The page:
There is no room for this in daily newspapers and magazines. Also, avoid bibliographical citations such as (Science 43 (6543): 53, 1992). These are generally useless for the lay reader. If you need to cite an article, use this formula: "[…], published in the American scientific journal Science (vol 43, no 6.543, 1992, p 53)".
Don't encourage false hopes
In medical articles, ensure it is clearly stated when the treatments or medicines discussed are still undergoing trials, and are some way from general availability. Your reader (or one of their relatives) may have the illness you are writing about.
Obey the 'space-time' dictatorship
All media suffer from the so-called 'space (or time) dictatorship'. In daily newspapers and magazines, for instance, the number of words written must fit the area reserved for your article. So be concise, and comfort yourself with the fact that even the Encyclopaedia Britannica does not contain all the information on any one subject.
Go for the right length
Write the number of words the editor asked you to write. Longer articles must be cut. Shorter ones must be enlarged (and some journalists say that enlarging is more difficult). The best way to avoid surprises is simply to ask the editor for the word count.
Titles are the first thing to be read. Creating them is a kind of art performed generally by experienced editors (in newspapers, titles follow strict rules concerning the number of words). However, suggestions are always welcome by any editor.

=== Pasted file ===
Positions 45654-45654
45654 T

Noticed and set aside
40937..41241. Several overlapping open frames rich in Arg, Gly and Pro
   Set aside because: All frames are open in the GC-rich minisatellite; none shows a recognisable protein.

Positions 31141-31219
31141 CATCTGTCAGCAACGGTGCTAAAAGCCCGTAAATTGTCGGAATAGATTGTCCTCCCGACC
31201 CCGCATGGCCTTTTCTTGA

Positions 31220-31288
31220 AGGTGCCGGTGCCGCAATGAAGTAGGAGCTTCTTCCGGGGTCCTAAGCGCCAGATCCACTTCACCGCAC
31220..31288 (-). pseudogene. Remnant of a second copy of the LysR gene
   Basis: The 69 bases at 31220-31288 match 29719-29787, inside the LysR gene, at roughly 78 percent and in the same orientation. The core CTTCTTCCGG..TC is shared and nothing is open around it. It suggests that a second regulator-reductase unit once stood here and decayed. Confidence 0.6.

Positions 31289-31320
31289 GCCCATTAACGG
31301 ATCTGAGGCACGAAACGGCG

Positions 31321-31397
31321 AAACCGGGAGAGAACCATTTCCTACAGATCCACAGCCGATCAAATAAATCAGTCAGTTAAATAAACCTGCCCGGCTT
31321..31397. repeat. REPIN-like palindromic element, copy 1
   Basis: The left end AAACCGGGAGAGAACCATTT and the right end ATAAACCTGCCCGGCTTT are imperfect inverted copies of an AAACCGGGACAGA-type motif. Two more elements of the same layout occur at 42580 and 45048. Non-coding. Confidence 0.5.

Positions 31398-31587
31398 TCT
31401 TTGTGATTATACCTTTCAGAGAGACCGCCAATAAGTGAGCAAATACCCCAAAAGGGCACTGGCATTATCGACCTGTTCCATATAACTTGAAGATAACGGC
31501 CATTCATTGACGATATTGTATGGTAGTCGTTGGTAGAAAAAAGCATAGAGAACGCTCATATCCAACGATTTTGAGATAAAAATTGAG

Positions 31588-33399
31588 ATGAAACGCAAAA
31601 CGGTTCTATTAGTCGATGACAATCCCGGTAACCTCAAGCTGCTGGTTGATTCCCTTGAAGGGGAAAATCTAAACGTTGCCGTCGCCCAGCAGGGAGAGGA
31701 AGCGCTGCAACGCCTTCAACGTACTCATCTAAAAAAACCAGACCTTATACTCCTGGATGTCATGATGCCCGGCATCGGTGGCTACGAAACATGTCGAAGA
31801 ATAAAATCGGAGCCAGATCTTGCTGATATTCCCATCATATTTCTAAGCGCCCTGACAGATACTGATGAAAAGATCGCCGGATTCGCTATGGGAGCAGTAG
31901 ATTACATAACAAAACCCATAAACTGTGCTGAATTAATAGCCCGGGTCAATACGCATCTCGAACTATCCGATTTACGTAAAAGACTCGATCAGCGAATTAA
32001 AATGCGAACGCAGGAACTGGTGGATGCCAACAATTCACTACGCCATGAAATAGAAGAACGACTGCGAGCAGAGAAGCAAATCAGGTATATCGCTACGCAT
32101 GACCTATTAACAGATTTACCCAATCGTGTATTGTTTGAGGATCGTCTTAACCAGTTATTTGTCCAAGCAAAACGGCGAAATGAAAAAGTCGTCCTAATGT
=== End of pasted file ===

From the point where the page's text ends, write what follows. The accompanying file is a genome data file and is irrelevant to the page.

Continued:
Give the reader a break
Shorter paragraphs are preferable to longer. Daily newspapers generally use shorter ones. Even in writing for magazines, it is good sense to give your readers a break in their reading to allow them to think about what they have just read.
Send illustrations when you can
Whenever writing for a daily newspaper or a magazine, try to send good illustrations or, at least, to point out where the editor can track them down. High-resolution (300 dpi or higher) images are preferable. Avoid sending complicated graphics, schemes or tables; the majority of people find them hard to interpret.
Caption that image!
Once, while editing an article, I looked at the accompanying photo and called the creature in question a caterpillar. It was a fish. This kind of mistake is all too possible when images come without captions. So do not forget to caption your images.
Never, ever forget to copyright a photograph. In the case of illustrations, tables, diagrams, schemes and so on, cite the source. If in doubt, consult the editor, who will probably know whether an image can be reproduced.
Include other perspectives
If possible, include another perspective on the issue under discussion in your article. The absence of it can give the reader the erroneous idea that your article is the final word on the subject.
Cássio Leite Vieira is the editor of Ciencia Hoje
This article was previously part of SciDev.Net's e-guide to science communication and has been reformatted to become this practical guide.